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Pharmacokinetics of gallium maltolate after intragastric administration in adult horses

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  • 1 Department of Large Animal Clinical Sciences, College of Veterinary Medicine and Biomedical Sciences, Texas A&M University, College Station, TX 77843.
  • | 2 Department of Large Animal Clinical Sciences, College of Veterinary Medicine and Biomedical Sciences, Texas A&M University, College Station, TX 77843.
  • | 3 Department of Large Animal Clinical Sciences, College of Veterinary Medicine and Biomedical Sciences, Texas A&M University, College Station, TX 77843.
  • | 4 Department of Veterinary Physiology and Pharmacology, College of Veterinary Medicine and Biomedical Sciences, Texas A&M University, College Station, TX 77843.
  • | 5 Departments of Veterinary Integrative Biosciences, College of Veterinary Medicine and Biomedical Sciences, Texas A&M University, College Station, TX 77843.
  • | 6 Terrametrix Incorporated, 285 Willow Rd, Menlo Park, CA 94025.

Abstract

Objective—To determine the pharmacokinetics of gallium maltolate (GaM) after intragastric administration in adult horses.

Animals—6 adult horses.

Procedures—Feed was withheld for 12 hours prior to intragastric administration of GaM (20 mg/kg). A single dose of GaM was administered to each horse via a nasogastric tube (time 0). Blood samples were collected at various time points from 0 to 120 hours. Serum was used to determine gallium concentrations by use of inductively coupled plasma-mass spectroscopy. Noncompartmental and compartmental analyses of serum gallium concentrations were performed. Pharmacokinetic models were selected on the basis of the Akaike information criterion and visual analysis of plots of residuals.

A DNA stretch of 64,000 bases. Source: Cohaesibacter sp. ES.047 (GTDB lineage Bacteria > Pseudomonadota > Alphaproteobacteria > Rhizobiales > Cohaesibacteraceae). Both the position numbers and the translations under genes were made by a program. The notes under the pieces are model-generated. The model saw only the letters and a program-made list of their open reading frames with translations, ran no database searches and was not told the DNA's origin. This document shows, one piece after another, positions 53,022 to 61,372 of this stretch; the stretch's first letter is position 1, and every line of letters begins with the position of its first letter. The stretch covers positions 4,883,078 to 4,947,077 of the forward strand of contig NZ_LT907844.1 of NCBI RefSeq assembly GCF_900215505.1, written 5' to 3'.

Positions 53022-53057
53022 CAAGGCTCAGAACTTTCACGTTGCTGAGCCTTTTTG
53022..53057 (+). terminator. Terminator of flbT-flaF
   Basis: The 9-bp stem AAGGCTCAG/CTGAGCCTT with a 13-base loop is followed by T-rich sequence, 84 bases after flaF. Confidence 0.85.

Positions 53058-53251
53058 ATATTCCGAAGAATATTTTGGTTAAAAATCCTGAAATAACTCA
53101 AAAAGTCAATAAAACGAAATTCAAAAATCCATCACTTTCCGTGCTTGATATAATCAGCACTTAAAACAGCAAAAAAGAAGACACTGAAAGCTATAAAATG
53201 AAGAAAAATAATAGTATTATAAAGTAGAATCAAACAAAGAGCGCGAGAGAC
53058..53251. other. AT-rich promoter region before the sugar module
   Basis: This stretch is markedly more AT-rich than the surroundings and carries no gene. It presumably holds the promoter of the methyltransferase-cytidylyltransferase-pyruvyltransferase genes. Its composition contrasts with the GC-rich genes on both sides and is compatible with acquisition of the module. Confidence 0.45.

Results—Serum concentration data for 1 horse were such that this horse was considered an outlier and excluded from noncompartmental and compartmental analyses. Noncompartmental analysis was used to determine individual pharmacokinetic parameters. A 1-compartment model with first-order input and output and lag time was selected as the best-fit model for the data and used to determine mean — SD values for maximum observed serum concentration (0.28 — 0.09 μg/mL), time of maximum concentration (3.09 — 0.43 hours), time to the first measurable concentration (0.26 — 0.11 hours), apparent elimination half-life (48.82 — 5.63 hours), area under the time-concentration curve (20.68 — 757 h—μg/mL), and apparent volume of distribution (73,493 — 18,899 mL/kg).

Conclusion and Clinical Relevance—Further studies are necessary to determine the bioavailability of GaM after intragastric administration in adult horses.

Contributor Notes

Supported by the Department of Large Animal Clinical Sciences, College of Veterinary Medicine and Biomedical Sciences, Texas A&M University.

Address correspondence to Dr. Arnold (Carnold@cvm.tamu.edu).